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Heat Is An Invisible Climate Risk

  • 19 Nov 2018
  • 10 min read

(The editorial is based on the article “Heat is an invisible climate risk” which appears in Livemint for 19th November 2018. It analyses the issues related to climate change.)

Climate change often triggers images of melting icebergs and long periods of drought. Study regarding the slow and gradual trend of rising temperatures that directly impacts people’s lives, livelihoods and productivity is always missed in this scenario. Heat is an invisible climate risk that traps communities unaware. Heat is a slow-moving climate hazard that is yet to be recognized as a ‘natural calamity’ by the National Disaster Management Act, 2005.

Latest Trends

  • Recent research from the Massachusetts Institute of Technology (MIT) suggests that heat waves in South Asia could push heat and humidity levels beyond the survivability thresholds of 35°C. The temperature of 35°C can be considered an upper limit on human survivability.
  • The most intense hazard from extreme future heat waves is concentrated around densely populated agricultural regions of the Ganges and Indus river basins - a region inhabited by about one-fifth of the global human population.
  • Heat waves, without mitigation, presents a serious and unique risk in South Asia due to an unprecedented combination of severe natural hazard and acute vulnerability.

The latest Intergovernmental Panel for Climate Change (IPCC) special report presents the difference between the two scenarios of global warming at 1.5°C and at 2°C above pre-industrial levels.

1.5°C and 2°C warmer worlds

The global climate has changed relative to the preindustrial period with multiple lines of evidence that these changes have had impacts on organisms and ecosystems, as well as human systems and human well-being.

  • Substantial changes in regional climate occur between 1.5°C and 2°C, depending on the variable and region in question. Particularly large differences are found for temperature extremes.
  • Limiting global warming to 1.5°C limits risks of increases in heavy precipitation events in several regions.
  • Risks to natural and human systems are lower at 1.5oC than 2oC.
  • Some regions are projected to experience multiple compound climate-related risks at 1.5°C that will increase with the warming of 2°C.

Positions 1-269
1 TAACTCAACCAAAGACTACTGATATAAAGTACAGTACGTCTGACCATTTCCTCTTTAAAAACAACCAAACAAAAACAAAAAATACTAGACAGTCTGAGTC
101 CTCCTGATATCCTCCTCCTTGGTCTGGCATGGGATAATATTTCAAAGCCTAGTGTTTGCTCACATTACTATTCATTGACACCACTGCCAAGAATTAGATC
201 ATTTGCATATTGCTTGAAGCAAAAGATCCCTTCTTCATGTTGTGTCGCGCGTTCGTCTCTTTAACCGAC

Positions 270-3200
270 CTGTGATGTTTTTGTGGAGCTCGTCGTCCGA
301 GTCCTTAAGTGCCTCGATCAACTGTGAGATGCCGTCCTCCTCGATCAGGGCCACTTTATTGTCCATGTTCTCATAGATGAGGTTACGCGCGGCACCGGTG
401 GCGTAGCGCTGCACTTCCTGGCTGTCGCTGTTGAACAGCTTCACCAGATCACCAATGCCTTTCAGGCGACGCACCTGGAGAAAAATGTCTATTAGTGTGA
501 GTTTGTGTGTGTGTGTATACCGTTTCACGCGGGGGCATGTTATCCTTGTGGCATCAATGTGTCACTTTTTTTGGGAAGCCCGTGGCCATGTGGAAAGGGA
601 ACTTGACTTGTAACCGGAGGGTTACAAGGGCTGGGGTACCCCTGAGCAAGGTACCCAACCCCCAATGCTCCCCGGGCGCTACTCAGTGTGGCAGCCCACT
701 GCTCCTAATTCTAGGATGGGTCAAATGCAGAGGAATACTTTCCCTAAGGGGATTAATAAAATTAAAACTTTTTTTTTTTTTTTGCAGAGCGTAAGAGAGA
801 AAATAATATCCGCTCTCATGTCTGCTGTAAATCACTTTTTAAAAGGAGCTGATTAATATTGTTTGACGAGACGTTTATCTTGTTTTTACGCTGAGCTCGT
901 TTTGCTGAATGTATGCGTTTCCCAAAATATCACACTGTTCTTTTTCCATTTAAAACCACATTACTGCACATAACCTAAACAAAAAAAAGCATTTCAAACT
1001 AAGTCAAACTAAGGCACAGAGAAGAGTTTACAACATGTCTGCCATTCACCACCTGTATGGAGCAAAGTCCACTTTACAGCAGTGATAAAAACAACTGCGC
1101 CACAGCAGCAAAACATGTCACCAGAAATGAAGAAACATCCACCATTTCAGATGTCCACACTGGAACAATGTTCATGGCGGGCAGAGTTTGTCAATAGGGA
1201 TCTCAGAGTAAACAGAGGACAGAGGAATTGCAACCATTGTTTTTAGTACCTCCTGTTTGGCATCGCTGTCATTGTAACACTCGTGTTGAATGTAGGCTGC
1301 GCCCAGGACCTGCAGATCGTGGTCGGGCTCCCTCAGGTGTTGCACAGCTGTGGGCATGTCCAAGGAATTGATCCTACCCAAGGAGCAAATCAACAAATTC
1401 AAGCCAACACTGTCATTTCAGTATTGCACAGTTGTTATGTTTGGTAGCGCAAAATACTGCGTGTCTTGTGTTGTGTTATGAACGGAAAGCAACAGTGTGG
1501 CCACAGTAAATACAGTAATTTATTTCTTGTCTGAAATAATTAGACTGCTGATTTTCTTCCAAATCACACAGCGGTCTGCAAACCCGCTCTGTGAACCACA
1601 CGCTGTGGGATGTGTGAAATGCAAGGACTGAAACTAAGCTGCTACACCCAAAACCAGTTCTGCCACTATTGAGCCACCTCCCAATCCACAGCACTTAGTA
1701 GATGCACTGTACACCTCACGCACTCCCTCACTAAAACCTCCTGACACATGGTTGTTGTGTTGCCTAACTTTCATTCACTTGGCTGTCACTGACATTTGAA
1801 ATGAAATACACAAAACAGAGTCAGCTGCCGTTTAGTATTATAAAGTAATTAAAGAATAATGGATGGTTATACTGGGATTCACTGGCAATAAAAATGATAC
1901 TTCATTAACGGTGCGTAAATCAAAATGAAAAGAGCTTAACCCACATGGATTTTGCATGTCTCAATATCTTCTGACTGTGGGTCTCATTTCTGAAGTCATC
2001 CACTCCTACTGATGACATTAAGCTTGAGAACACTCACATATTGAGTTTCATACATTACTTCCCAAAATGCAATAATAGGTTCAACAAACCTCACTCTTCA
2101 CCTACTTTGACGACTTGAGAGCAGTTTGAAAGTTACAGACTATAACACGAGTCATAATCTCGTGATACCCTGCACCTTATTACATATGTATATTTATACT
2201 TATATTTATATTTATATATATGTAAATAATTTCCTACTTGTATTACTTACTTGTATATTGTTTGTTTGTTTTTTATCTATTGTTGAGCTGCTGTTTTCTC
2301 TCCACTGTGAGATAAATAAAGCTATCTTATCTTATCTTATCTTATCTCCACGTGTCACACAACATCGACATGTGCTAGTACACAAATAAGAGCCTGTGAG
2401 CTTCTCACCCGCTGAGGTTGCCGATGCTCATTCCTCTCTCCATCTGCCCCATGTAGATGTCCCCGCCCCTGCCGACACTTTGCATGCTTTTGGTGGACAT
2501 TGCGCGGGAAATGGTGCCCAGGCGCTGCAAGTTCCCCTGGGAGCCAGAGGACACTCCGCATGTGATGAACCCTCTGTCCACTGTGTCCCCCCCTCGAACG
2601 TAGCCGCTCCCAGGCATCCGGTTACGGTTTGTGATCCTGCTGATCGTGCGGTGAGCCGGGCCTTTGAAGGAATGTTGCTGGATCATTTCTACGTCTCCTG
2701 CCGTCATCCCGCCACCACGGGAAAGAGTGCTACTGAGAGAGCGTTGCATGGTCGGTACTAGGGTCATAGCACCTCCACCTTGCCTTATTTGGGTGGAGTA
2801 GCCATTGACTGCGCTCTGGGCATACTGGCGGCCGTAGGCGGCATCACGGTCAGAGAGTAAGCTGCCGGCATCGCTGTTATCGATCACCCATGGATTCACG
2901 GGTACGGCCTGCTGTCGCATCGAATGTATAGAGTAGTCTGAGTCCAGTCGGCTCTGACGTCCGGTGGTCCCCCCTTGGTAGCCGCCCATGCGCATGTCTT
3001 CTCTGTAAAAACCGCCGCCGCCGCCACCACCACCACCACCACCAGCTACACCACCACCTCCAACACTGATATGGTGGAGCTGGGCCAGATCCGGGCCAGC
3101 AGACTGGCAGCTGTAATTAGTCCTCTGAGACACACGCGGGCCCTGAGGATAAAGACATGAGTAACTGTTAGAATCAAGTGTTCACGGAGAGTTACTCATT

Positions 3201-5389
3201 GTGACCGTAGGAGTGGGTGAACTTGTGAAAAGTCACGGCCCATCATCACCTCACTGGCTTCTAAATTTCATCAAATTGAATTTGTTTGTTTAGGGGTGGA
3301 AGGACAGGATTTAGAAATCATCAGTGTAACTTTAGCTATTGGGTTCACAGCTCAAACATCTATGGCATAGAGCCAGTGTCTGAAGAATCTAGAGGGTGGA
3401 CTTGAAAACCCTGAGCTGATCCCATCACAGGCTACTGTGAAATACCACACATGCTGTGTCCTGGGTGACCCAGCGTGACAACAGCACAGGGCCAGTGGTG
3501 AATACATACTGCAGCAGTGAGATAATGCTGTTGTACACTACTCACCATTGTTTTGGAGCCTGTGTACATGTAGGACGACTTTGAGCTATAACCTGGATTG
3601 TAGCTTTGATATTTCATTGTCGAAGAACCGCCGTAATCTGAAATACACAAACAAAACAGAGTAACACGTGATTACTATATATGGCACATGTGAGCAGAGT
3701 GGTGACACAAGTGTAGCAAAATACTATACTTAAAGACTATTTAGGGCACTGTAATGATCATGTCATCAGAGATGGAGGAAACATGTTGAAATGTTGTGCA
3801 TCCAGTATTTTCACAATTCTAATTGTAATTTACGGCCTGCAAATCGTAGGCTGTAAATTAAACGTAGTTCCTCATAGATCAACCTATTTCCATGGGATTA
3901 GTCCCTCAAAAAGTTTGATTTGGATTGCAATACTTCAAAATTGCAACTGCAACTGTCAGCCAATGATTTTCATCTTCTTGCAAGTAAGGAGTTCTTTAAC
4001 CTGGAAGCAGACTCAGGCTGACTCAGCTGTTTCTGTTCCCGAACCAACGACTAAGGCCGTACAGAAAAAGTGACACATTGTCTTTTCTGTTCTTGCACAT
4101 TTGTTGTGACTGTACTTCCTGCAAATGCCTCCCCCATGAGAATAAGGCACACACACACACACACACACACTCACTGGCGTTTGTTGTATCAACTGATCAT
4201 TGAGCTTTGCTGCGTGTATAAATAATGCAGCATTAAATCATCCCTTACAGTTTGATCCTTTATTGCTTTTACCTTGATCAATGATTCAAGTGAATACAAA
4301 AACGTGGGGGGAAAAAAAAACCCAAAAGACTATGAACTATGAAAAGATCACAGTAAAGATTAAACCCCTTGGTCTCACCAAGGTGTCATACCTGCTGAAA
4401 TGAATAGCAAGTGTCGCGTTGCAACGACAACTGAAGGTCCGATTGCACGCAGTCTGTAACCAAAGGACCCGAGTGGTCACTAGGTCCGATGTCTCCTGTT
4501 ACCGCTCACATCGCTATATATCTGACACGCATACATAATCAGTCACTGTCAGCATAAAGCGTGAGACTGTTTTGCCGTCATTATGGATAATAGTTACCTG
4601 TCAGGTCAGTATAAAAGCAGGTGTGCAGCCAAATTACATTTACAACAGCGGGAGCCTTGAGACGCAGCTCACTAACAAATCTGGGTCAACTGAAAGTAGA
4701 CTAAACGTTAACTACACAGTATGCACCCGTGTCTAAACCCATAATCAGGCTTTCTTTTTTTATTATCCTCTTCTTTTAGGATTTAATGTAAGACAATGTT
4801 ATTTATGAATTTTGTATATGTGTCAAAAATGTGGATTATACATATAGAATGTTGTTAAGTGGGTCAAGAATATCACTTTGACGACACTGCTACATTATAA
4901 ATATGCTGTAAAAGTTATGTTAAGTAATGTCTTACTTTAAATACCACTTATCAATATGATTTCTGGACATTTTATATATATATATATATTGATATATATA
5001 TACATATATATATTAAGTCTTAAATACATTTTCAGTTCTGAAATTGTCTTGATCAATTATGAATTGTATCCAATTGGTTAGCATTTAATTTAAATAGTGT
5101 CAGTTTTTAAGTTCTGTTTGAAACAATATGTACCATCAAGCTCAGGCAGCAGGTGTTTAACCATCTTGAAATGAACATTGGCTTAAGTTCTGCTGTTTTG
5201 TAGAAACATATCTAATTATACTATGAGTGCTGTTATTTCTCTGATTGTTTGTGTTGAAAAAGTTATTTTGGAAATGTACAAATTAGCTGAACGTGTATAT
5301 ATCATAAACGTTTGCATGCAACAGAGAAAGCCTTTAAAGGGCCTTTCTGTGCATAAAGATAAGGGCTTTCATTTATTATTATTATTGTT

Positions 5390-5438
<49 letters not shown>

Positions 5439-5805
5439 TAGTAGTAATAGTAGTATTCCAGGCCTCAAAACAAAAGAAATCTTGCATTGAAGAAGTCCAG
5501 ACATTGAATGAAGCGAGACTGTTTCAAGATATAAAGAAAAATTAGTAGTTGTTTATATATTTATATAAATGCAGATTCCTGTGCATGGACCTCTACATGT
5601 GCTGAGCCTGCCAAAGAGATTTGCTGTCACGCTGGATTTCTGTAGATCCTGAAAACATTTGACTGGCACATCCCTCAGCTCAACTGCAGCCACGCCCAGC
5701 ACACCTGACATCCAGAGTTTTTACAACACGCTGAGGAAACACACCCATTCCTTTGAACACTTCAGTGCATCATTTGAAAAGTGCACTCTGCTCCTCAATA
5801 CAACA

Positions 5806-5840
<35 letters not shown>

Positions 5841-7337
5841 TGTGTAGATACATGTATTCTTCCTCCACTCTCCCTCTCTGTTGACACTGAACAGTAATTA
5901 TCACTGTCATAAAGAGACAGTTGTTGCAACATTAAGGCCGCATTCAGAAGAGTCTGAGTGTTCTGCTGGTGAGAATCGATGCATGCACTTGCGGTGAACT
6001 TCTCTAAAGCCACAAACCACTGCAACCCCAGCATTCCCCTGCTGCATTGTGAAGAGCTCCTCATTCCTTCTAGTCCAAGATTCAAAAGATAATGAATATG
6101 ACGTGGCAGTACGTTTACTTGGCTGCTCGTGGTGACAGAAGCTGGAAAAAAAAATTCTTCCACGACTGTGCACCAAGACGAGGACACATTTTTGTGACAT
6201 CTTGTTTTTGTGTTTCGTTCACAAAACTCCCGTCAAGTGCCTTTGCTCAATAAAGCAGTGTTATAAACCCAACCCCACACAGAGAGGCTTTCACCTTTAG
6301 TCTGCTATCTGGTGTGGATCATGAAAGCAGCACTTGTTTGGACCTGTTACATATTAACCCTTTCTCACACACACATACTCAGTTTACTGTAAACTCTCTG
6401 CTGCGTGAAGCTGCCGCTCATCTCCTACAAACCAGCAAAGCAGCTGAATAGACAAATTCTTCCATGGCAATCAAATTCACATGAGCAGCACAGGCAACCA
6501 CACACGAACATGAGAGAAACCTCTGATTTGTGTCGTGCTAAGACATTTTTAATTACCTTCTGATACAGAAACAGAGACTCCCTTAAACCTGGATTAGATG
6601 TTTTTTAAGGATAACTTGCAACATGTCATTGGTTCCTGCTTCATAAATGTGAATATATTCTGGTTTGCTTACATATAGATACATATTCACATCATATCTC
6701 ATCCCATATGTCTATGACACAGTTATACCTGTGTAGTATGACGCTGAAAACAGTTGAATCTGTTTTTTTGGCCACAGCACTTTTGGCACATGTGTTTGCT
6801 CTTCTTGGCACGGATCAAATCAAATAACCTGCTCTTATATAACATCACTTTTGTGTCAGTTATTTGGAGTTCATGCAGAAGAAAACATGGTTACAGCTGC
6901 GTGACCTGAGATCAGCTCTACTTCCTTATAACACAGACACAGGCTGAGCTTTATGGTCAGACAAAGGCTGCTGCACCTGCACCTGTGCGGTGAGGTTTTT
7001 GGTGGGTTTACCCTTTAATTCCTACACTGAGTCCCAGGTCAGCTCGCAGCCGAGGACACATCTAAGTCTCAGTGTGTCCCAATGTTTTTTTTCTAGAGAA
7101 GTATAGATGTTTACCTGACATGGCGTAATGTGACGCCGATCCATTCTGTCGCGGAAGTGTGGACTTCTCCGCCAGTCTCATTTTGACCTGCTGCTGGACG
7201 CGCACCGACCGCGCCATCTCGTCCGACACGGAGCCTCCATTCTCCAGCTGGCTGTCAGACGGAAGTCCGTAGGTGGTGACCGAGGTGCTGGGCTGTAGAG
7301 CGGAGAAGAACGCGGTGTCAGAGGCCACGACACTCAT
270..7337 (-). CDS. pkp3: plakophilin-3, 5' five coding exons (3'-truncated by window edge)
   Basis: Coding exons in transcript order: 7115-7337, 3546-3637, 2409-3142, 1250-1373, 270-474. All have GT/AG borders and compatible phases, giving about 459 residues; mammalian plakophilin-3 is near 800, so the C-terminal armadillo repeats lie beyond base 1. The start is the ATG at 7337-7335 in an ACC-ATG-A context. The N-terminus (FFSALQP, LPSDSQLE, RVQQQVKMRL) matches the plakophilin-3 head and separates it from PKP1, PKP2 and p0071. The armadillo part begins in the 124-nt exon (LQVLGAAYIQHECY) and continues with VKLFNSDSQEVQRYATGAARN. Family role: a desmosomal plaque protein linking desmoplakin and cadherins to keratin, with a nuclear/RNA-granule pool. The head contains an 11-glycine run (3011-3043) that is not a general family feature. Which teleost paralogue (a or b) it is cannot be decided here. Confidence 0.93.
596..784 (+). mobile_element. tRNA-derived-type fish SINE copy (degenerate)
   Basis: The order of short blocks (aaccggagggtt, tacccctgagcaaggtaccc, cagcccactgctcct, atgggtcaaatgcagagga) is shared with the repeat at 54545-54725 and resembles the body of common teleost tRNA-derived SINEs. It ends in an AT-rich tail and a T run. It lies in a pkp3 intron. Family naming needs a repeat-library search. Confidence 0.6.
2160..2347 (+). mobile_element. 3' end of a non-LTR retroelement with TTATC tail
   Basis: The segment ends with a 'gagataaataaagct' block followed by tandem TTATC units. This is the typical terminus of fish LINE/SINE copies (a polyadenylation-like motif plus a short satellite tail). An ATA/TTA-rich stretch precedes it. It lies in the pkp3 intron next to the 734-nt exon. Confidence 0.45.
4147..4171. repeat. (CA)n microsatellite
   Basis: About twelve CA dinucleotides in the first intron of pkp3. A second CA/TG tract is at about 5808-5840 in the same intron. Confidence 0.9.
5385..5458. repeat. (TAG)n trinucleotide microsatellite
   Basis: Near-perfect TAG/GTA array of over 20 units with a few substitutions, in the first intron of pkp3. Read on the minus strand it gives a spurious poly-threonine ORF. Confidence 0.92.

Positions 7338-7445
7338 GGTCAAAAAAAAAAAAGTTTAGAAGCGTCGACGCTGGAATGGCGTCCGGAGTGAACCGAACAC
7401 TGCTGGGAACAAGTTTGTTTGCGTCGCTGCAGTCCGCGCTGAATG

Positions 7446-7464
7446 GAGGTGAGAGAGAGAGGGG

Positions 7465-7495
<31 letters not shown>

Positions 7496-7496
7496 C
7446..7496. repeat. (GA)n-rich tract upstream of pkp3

• Global warming of 2°C would lead to an expansion of areas with significant increases in runoff as well as those affected by flood hazard, as compared to conditions at 1.5°C global warming.
  • The ocean has absorbed about 30% of the anthropogenic carbon dioxide, resulting in ocean acidification and changes to carbonate chemistry that are unprecedented in the last 65 million years at least.
  • Global mean sea level rise will be around 0.1 m (10 cm) less by the end of the century in a 1.5°C world as compared to a 2°C warmer world.

The Ministry of Environment, Forests and Climate Change (MoEFCC) recently released a draft of the India Cooling Action Plan (ICAP). 

Importance of ICAP

  • The ICAP is an opportunity for cities, state governments and policymakers to address ‘cooling’ as a national adaptation need.
  • Reports like ICAP are also needed to develop an institutionally coherent approach, addressing technology, regulating future urban growth, protecting natural ecosystems, retrofitting existing built forms and planning for vulnerable people.

Shortcomings in ICAP

  • ICAP in its current form fails to address future cooling demand through technology innovations.
  • ICAP fails to integrate future climate trends in its projection of heat risk under different geographic conditions. Cooling requirements in dry and arid regions, as opposed to humid coastal regions, will vary drastically; so will the technology and planning.
  • In response to increasing threats, ICAP misses a crucial opportunity to